Chapter Six:
Post-Expressionist Warehouse

  Modern academics operates within a hyper-capitalistic architecture. Therefore we can not trust it. Pile migration and the destruction of capitalism (daily systems) are certainly counter-topical to typical textbook matters. The uselessness of classic education is highlighted with it's limited acknowledgment and discussion of the cultural manufacturer that is Entertainment. Caps Lock to indicate the importance, for just think of academics in relation to the rise of mass media; TV becomes the new politics, movies now history, magazines replacing literature, music the next science? (The boldness of such ideas is merely meant to demonstrate the acceleration of change that education continues to struggle with.) It may sound a bit degrading for the educated to admit, but entertainment is us. Mirror and forecaster. Self-fulling prophecy. If in an academic setting the discussion of pop entertainment is regarded as merely cute; here it is realistically beautiful.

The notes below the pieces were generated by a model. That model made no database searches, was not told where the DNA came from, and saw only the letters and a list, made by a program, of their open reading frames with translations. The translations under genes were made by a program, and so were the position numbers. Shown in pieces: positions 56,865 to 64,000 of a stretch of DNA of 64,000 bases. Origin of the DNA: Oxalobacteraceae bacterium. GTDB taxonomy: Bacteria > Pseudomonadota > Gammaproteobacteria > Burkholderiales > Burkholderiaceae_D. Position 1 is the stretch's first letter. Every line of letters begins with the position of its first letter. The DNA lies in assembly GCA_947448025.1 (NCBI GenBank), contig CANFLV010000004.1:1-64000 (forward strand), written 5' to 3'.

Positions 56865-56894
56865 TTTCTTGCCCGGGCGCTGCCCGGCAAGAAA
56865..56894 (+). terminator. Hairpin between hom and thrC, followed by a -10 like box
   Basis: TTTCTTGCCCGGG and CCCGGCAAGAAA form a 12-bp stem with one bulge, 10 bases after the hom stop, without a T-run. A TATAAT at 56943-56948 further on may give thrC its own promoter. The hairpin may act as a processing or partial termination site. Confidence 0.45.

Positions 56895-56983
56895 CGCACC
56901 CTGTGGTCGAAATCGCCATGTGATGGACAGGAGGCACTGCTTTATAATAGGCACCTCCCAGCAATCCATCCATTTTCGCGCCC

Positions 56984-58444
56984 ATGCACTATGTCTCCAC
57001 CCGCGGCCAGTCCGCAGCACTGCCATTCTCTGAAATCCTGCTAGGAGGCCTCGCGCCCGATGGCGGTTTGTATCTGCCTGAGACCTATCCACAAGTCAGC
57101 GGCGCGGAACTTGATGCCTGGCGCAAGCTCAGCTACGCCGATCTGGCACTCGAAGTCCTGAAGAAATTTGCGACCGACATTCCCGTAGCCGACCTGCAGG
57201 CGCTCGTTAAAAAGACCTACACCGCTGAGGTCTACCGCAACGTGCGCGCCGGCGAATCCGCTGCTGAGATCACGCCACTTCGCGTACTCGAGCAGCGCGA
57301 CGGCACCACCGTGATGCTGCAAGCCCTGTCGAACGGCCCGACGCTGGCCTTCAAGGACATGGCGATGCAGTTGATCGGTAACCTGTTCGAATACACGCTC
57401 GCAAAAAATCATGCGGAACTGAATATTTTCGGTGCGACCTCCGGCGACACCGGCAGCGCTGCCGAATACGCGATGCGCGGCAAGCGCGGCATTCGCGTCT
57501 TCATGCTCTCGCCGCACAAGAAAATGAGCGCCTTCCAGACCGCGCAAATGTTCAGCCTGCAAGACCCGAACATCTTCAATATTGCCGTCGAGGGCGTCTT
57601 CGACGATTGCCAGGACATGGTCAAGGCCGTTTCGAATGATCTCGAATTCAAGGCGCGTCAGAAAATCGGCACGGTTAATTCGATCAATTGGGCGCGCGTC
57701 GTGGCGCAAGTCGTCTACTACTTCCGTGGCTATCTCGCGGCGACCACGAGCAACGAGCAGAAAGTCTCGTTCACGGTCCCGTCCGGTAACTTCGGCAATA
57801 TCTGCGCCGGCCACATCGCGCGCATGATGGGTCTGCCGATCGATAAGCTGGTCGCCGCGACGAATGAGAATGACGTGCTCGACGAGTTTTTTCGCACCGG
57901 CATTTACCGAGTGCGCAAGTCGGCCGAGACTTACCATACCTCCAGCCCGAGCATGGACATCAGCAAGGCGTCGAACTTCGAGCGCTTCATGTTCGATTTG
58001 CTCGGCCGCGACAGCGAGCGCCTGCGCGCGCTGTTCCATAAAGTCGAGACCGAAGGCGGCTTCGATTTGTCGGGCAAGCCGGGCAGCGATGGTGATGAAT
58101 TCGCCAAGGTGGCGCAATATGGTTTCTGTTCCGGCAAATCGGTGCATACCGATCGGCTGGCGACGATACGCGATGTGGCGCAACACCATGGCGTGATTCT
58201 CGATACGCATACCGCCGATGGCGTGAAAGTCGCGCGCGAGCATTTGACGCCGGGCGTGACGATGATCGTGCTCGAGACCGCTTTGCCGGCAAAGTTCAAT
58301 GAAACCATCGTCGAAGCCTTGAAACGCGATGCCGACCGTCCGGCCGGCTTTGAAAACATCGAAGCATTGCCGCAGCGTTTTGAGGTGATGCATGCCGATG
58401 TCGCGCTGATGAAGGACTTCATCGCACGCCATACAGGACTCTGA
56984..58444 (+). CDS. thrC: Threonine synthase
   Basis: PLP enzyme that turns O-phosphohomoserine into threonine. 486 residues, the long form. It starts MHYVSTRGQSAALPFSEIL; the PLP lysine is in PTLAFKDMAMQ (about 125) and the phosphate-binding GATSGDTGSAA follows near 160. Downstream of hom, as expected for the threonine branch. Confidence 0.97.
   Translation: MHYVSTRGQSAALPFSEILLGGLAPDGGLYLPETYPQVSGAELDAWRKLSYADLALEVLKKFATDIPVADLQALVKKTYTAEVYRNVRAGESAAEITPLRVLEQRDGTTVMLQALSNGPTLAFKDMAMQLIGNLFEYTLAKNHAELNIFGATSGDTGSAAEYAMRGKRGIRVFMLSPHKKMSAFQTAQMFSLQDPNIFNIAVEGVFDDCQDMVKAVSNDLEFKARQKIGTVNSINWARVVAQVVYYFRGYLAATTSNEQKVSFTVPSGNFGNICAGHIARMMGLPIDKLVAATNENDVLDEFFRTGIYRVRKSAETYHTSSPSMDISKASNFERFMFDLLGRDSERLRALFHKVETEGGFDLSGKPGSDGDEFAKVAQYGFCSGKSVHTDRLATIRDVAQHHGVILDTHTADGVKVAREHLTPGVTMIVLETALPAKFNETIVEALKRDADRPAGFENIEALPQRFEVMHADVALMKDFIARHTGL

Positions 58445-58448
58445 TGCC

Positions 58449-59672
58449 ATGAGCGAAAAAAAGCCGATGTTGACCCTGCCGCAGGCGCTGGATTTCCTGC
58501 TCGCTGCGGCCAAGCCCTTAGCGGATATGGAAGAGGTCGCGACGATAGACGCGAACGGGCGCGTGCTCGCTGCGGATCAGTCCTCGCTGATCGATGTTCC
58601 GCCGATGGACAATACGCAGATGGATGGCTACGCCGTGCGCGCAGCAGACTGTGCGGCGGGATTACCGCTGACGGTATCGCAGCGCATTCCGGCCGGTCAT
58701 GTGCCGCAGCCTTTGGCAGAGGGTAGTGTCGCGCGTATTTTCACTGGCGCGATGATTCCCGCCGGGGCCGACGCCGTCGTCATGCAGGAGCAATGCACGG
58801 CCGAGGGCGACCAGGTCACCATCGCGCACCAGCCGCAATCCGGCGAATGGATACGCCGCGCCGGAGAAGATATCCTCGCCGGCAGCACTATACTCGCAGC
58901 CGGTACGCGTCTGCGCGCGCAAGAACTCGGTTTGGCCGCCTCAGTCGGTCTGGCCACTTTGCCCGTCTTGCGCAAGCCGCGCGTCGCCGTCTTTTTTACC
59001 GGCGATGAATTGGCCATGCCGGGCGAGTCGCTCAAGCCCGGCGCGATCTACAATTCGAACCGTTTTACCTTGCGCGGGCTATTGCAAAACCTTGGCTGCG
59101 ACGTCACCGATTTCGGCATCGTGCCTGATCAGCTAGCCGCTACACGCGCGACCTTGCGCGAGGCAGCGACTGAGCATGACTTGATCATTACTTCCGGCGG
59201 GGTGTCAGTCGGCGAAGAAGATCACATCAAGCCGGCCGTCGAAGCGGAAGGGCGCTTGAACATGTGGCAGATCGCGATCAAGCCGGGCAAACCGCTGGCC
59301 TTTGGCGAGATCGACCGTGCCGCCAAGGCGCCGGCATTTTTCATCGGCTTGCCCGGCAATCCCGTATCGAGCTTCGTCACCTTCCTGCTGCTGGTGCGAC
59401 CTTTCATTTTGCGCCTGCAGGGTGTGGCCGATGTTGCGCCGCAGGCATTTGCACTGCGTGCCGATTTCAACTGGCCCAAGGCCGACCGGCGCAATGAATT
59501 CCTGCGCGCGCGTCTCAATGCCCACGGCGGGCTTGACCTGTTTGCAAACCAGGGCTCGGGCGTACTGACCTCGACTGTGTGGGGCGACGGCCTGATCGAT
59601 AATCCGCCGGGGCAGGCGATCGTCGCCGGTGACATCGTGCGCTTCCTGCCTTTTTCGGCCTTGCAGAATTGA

Despite the numerous pile representations in movies and books (Close Encounters of the Third Kind, Mr. Holland's Opus, What About Bob?) we have chosen a relatively unexamined medium for illustration; the video game. And why not? According to an awkward 'gaming' co-worker of mine the video game industry supposedly grosses a higher revenue than Hollywood itself. If so, perhaps the success lies in the level of involvement video games require.

  Common media, be it CD, DVD, sci-fi novel, or Budweiser commercial, treats the public as mere consumers (in a non-capitalists sense for once). The content may incite an

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